8. Massively reduced tech challenges
Many companies that provide technology pretend that it always works. As users we know only too well that’s not the case. We also know that things involving technology that need to happen ‘right now,’ for many people, simultaneously, are almost always a disaster. Think back to the last conference call you had. Did it get started at 2pm on the dot, or was there 10 minutes of messing around while someone couldn’t get a connection, someone else had lost the code etc. Now multiply that by eight. That’s a live online focus group for you.
Of course with online qual, things can go wrong too – emails get delayed, internet connections will drop temporarily, but without the pressure of live time, you’ll hardly ever notice.
9. Faster turnaround
Ask yourself which is easier to do - find eight people who can all be available at exactly the same time for a full two hours, or to find eight people with 30 minutes to spare in their day? Especially if they're busy professionals?
10. Moderation is much easier
Another common sense benefit is that moderating is much easier when eight people are not all trying to talk at the same time. You have time to think through what you want to say and how you want to say it. It’s easier to ensure that you're able to spend time speaking with each of the participants and get a more balanced perspective from the group. It requires one of you, not two. You can also use more junior researchers if you want to.
11. Reduced group effect
As any researcher knows, a domineering voice in a focus group can have a real impact on the conversation and be very hard to manage effectively. This is felt more keenly face-to-face but is still a problem in live online focus groups. Peer pressure follows through. The fact that people can be instantly shot down for their views can skew their behaviour. This problem doesn’t completely disappear if you are having group conversations on an online qual platform but the fact that platforms like Liveminds enable you to discuss potentially sensitive/controversial subjects privately, or indeed, to switch in an instant, if you aren’t getting what you want from a group conversation, massively reduces the impact.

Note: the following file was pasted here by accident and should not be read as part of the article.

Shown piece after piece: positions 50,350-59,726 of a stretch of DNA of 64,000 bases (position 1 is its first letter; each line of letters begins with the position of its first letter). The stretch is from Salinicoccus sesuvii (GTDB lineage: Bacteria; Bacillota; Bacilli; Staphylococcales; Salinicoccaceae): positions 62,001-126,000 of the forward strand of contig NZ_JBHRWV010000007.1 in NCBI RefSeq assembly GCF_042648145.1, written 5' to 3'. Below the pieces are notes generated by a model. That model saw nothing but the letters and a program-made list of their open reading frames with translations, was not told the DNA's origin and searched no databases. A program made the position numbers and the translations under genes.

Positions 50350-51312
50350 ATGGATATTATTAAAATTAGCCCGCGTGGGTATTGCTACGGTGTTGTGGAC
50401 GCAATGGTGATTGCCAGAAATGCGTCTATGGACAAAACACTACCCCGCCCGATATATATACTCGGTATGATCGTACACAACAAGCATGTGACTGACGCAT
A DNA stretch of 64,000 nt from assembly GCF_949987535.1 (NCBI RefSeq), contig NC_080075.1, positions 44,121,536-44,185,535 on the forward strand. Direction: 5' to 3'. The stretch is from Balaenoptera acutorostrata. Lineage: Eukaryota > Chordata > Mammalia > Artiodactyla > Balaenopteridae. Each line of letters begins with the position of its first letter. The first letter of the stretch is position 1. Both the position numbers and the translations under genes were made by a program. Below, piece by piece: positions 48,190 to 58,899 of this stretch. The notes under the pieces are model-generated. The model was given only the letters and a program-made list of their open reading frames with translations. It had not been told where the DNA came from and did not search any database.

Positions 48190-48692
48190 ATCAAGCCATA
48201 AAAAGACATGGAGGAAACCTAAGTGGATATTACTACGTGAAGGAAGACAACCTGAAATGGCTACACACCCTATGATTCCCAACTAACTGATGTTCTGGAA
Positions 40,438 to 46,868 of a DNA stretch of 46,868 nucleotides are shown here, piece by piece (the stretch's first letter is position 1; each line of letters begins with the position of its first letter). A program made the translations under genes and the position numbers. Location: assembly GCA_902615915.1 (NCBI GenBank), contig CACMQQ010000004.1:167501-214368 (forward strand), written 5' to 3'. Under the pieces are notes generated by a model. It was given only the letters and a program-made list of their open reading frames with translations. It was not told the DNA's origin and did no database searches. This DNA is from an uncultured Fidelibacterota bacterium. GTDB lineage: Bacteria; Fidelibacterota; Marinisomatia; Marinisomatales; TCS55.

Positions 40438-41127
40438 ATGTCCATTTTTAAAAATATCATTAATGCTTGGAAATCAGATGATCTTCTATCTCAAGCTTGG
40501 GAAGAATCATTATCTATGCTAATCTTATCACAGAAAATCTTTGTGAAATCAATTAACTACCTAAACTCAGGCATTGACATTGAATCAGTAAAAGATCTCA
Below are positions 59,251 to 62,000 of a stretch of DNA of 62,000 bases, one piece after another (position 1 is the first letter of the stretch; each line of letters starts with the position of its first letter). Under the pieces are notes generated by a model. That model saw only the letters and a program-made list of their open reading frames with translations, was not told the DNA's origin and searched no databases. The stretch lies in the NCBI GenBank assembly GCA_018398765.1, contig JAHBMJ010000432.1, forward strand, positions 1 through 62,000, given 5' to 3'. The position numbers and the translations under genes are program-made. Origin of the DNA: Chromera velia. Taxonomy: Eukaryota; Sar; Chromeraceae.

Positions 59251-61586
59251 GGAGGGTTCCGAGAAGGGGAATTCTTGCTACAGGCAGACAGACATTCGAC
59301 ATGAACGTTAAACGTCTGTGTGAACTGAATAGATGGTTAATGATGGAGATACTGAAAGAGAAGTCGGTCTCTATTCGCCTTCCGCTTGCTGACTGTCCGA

12. Distractions don’t matter
Taking away the time sensitivity means it doesn’t matter if a participant gets temporarily distracted and stops focusing. They won’t lose the thread. Let’s face facts – however engaging your subject and moderation is, if they're at home, there's a chance that they will be momentarily distracted by their phone ringing, their children interrupting, the kettle boiling…with asynchronous online qual research this makes no difference – they simply re-engage their minds and carry on as before. In a live online focus group, they would fall completely out of sync with the conversation.
13. You have flexibility and control
Liveminds enables you to switch from 'private' to 'group' to 'open' conversations in seconds. Yet everything is kept neatly organised in the context of the subject matter you're investigating. This means you can always use the best format to get the best responses from your participants. And that means better results for you and your clients.
Download ‘A researcher’s guide to online qual’ to see how you can get valuable insight from engaged participants from the comfort of your own home.
If you’d like to find out more about the benefits of online qualitative research or to find out more about how Behavioural Recruitment finds engaged participants for online research get in touch - We’d love to talk with you!